Pests Overhead: How to Get Rid of Moths in an Attic
March 24, 2023
Moths can be a nuisance in the attic, especially if you have clothing and other items stored there. Fortunately, you can take steps to address attic moths and to reduce the risk of their return.
What attracts moths to an attic?
There are a number of things that can attract moths to an attic space, including:
- Heat: Moths crave warm places to hide, and since heat rises, the attic is often one of the hottest parts of your home.
- Light: Although they like to hide in the dark, moths move toward light. If exterior lighting is mounted near a window or an entry point to the attic, moths may discover it while fluttering around the light fixture.
- Food sources: Dead insects and various fabrics can be tasty meals for moths. The pests may come inside your attic if it contains anything a moth would normally eat.
Does cellulose insulation attract clothes moths?
Moths typically don’t eat cellulose insulation. However, if the insulation is damp or dirty, they may be attracted to it. If you have moths in attic insulation, a professional pest control company can advise you as to whether it’s necessary to replace it to lower the likelihood of future infestations.
What types of moths are attracted to an attic?
Clothes moths are the types of moths most commonly attracted to attics. Their diets consist mainly of animal fibers, such as fur, silk, wool, feathers, and other animal-derived materials. That means they’ll eat into anything from clothing and carpets to upholstery and curtains. In addition, moths may eat dead insects that are present in the attic.
Pantry moths in attic spaces are less common, but infestations do happen. These moths like to lay their eggs in grains, and their larvae eat nuts, cereals, and similar foods. If you have dry food goods stored in your attic, pantry moths might move in. They might also come into an attic if a squirrel or other animal has stashed food for the winter in the space.
Do moths carry diseases?
Moths don’t carry diseases and they don’t bite. However, they can be destructive in attics and other areas of homes. Clothes moths can severely damage clothing, carpets, and other items, while pantry moths can contaminate food with their eggs and larva. As a result, it’s best to deal with moths in an attic space as soon as possible.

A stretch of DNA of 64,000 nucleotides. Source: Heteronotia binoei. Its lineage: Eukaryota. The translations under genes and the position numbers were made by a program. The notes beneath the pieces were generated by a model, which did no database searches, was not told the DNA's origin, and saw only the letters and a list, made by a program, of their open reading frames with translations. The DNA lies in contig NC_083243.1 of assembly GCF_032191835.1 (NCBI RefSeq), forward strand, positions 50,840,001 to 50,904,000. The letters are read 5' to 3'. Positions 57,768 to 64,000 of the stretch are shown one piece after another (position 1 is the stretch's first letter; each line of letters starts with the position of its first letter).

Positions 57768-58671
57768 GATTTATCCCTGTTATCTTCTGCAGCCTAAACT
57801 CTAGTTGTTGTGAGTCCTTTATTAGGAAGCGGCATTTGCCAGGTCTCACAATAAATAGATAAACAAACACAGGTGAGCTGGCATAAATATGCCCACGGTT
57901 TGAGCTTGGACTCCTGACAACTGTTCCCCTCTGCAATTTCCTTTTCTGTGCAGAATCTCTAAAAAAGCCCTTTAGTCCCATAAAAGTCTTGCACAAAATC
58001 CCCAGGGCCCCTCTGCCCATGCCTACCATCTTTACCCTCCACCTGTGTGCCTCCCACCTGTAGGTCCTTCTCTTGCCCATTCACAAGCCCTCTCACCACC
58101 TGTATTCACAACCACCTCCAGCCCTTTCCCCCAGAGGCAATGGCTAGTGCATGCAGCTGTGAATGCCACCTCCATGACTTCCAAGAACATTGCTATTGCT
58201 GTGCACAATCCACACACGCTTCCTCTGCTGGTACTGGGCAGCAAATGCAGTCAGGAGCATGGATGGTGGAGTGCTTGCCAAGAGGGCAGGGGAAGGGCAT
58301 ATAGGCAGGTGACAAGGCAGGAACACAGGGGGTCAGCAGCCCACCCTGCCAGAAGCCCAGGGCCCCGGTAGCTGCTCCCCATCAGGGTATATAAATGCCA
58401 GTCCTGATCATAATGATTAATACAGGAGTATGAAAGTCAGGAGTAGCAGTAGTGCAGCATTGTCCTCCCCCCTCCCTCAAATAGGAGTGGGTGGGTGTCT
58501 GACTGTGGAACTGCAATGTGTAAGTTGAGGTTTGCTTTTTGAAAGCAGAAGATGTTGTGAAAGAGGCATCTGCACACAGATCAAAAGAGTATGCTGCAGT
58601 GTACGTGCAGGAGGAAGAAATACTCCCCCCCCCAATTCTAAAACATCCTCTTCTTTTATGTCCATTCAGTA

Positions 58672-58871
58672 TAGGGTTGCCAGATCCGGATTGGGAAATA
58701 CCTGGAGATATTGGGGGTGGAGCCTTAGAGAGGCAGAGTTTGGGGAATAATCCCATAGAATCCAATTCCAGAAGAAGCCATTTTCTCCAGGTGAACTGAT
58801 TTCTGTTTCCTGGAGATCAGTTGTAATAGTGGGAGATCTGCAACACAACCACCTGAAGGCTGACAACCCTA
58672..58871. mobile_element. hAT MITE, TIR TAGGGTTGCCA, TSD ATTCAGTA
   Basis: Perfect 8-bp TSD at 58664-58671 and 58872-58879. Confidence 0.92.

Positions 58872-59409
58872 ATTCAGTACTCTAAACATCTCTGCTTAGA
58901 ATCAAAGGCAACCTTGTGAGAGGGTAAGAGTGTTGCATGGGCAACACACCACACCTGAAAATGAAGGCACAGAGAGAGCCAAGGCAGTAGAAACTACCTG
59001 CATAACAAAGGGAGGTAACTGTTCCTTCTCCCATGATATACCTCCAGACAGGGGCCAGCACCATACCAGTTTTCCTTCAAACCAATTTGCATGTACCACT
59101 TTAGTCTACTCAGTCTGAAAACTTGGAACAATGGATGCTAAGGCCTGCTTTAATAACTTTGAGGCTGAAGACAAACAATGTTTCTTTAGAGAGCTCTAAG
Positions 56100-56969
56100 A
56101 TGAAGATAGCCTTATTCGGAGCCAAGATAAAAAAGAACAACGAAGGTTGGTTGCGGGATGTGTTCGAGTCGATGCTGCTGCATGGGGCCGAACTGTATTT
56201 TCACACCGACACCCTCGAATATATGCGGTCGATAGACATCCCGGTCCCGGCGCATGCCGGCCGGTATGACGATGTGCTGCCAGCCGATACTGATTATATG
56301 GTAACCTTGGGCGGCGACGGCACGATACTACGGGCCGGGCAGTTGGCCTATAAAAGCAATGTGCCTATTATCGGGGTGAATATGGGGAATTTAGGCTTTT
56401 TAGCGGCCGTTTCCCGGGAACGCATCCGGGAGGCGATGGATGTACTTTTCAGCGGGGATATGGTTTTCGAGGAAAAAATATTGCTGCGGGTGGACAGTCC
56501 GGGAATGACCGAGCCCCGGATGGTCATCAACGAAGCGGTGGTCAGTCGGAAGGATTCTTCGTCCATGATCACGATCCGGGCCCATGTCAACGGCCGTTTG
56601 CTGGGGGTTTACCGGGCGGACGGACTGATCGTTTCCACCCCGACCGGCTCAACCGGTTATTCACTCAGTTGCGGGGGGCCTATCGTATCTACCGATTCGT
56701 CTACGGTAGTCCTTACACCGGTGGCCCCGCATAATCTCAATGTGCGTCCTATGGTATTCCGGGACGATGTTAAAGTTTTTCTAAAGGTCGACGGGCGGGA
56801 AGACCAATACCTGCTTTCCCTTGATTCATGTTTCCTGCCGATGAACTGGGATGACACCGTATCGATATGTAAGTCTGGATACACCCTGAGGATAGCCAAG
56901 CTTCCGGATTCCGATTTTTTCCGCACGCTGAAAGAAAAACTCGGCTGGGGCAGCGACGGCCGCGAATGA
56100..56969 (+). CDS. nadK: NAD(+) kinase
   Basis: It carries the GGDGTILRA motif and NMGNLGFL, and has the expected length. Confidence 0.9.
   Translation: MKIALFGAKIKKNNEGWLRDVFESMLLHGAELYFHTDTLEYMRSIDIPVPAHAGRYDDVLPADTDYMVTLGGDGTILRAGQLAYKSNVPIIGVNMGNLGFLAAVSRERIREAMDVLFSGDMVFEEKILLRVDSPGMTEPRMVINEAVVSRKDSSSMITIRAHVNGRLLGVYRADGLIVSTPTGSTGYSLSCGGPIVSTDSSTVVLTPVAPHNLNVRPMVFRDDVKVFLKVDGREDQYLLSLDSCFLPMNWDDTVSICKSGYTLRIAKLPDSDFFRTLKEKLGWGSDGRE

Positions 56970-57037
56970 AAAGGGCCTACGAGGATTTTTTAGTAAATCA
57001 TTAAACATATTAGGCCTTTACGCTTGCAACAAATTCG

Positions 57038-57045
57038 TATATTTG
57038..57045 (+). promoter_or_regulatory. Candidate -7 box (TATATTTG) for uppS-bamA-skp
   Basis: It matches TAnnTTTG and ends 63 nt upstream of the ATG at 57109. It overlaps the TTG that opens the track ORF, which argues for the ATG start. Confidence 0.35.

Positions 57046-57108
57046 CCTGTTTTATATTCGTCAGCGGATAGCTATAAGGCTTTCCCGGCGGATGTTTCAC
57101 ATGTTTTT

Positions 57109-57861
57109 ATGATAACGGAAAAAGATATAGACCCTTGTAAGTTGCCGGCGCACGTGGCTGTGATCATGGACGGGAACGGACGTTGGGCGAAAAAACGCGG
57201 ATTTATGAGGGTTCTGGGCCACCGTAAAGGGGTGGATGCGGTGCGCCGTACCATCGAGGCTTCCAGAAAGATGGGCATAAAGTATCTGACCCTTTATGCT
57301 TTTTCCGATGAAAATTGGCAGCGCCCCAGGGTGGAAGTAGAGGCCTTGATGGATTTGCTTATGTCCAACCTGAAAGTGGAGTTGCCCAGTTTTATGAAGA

What’s the life cycle of a moth?
Moths go through a four-stage life cycle. The length of each stage varies by species, but the steps are the same. Eggs hatch into larvae, which look like tiny caterpillars. Larvae eat a lot while they’re developing, and clothes moths, in particular, can do a lot of damage during the larval stage.
After molting 5 to 45 times, the larvae create a cocoon or hide in a case they carry with them throughout the larval stage and enter the pupae stage. Warm temperatures accelerate this step in the life cycle. Moths emerge as adults ready to mate. Females tend to lay eggs on or in a food source.
How to get rid of moths in an attic
Dealing with moths in an attic involves addressing the pests and finding ways to keep them out in the future. To stop a moth infestation in an attic, follow these tips.
- Find and block entry points
Check the attic for potential entry points. They can get in through cracks and gaps and can use your ventilation system as passageways. Use a flashlight and examine the walls and ceiling in the attic. Make note of any damage and arrange for repairs.
- Clean up the space
Moths like to hide in dark spots, so a cluttered attic can encourage infestations. Remove anything that you no longer need from the attic and sweep it out. Cover bulky items like furniture with tight-fitting covers. Keep clothing and other items stored in airtight storage bins. While you’re decluttering, give the attic a thorough cleaning. Vacuum and wipe down all surfaces, including the walls, floor, and exposed beams.
- Wash stored items
If you have clothing, draperies, linens, and other soft items stored in your attic, launder them thoroughly. Use the warmest water setting that is safe for the items.
- Use sticky traps
For a minor moth infestation in an attic, install sticky traps. Change the traps every 1 to 2 months or sooner if you catch moths. Hang the traps as close to where you’ve spotted signs of a moth infestation as possible.
- Contact a pest control company
While other DIY solutions can help address moths, the best way to deal with the problem is to enlist the help of a pest control company. With the right tools and products, pest control professionals can address existing moths and locate potential entry points you may have missed.
Moth pest control services
Call Hawx Pest Control the moment you notice signs of moths in your attic. Our licensed pest control technicians will inspect the attic, identify entry points, and develop the right treatment plan to address eggs, larvae, pupae, and adult moths. Once we’ve used our state-of-the-art technologies and tools to deal with the current infestations, our knowledgeable technicians can share moth prevention tips and recommend a maintenance treatment schedule as needed.